We’ve had a few lovely days over the past few weeks, never two consecutively sadly, but a glimpse of Spring on the way. Unfortunately as I write this the rain has come back in, the fields are again flooded, and the mood in the house somewhat dampened. Little one loves the great outdoors and not being able to go out on his balance bike or to the beach certainly lets us see the “strong” side of his personality!
I’ve realised that when the weather is gloomy our budget struggles a lot more. It is easy to have lots of free fun outdoors when the sun is shining, but even though Gabriel loves to go out in the rain to slosh in puddles; both me and Gary are a tad more reluctant!
One thing we have been doing this past few weeks though, whether the weather is rain or shine, is getting the seedlings started for the growing season ahead.
We’re propagating on the windowsill some tomato and pepper seedlings, and we have also started the lettuce off indoors as we suddenly got a frozen snap last week; which came as a surprise after such a mild Winter. Gabe loves helping and is happily watching his seedlings for new signs of life each day.
One of the best ways to get children eating more vegetables and fruit is letting them help grow it. Tomatoes when presented on a plate here are “yucky”, but last Summer when they were abundant in the greenhouse at my parent’s smallholding, we often found Gabe picking and eating the sweet little Sungolds straight from the plant.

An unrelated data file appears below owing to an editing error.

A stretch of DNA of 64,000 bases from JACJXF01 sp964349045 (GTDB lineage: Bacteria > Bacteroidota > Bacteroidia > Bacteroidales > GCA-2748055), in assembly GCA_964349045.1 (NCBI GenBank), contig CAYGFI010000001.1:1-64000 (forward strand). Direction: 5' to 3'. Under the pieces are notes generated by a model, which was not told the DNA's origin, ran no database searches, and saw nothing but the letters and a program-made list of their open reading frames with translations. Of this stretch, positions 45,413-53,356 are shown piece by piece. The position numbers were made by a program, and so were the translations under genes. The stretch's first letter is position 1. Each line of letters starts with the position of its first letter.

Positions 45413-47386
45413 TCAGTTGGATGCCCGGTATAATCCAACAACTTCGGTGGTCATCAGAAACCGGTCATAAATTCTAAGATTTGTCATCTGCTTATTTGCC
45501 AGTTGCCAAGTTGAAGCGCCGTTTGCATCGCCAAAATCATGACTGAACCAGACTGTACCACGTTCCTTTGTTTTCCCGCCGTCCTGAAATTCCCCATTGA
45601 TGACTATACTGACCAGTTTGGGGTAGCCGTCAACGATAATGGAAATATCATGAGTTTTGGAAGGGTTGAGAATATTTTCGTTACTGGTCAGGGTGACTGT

I love that Gabe knows where his food comes from – we’ve also explained to him about meat and dairy (in language a nearly 3 year old can understand), and he knows about eggs with collecting them from “his chickens” each day. Food disassociation is a bigger problem than we realise and only by talking about real food and where it comes from, as opposed to the ‘food-like substances’ which seem to fill the supermarket aisles, will we be able to return to a more healthful and sustainable way of eating. Okay mini-rant over 😉
Growing Your Own to Save Money
Growing your own vegetables is such a money saver as well as free fun with children. Even if you can only grow a few herbs on the windowsill it is worth getting started. If you have a small patio lots of things can be grown in stacked planters and sacks. It is also amazing how pretty the garden, even without flowers, is when the fruit and vegetables are in full swing.
Pass On the Benefit
We had a lot of spare seeds from the books we send out that were coming close to their “date-life” and although they will be good for another few years at least, we couldn’t sell them any longer. To waste them though would be such a shame, so they have been given away to anyone who would take them.
It is wonderful sometimes to just give to others, no anticipation of anything in return, just knowing you will be helping someone else out. As a society it feels at times that people will no longer give (whether that be time or goods they no longer need or want) without wanting something in return. It is, most likely, a result of more a disparate society and a change in community. I’m not really sure where my ponderings here are going (and I promised no more rants earlier on!); but I shall think of it some more and no doubt blog about when it comes to me in greater depth.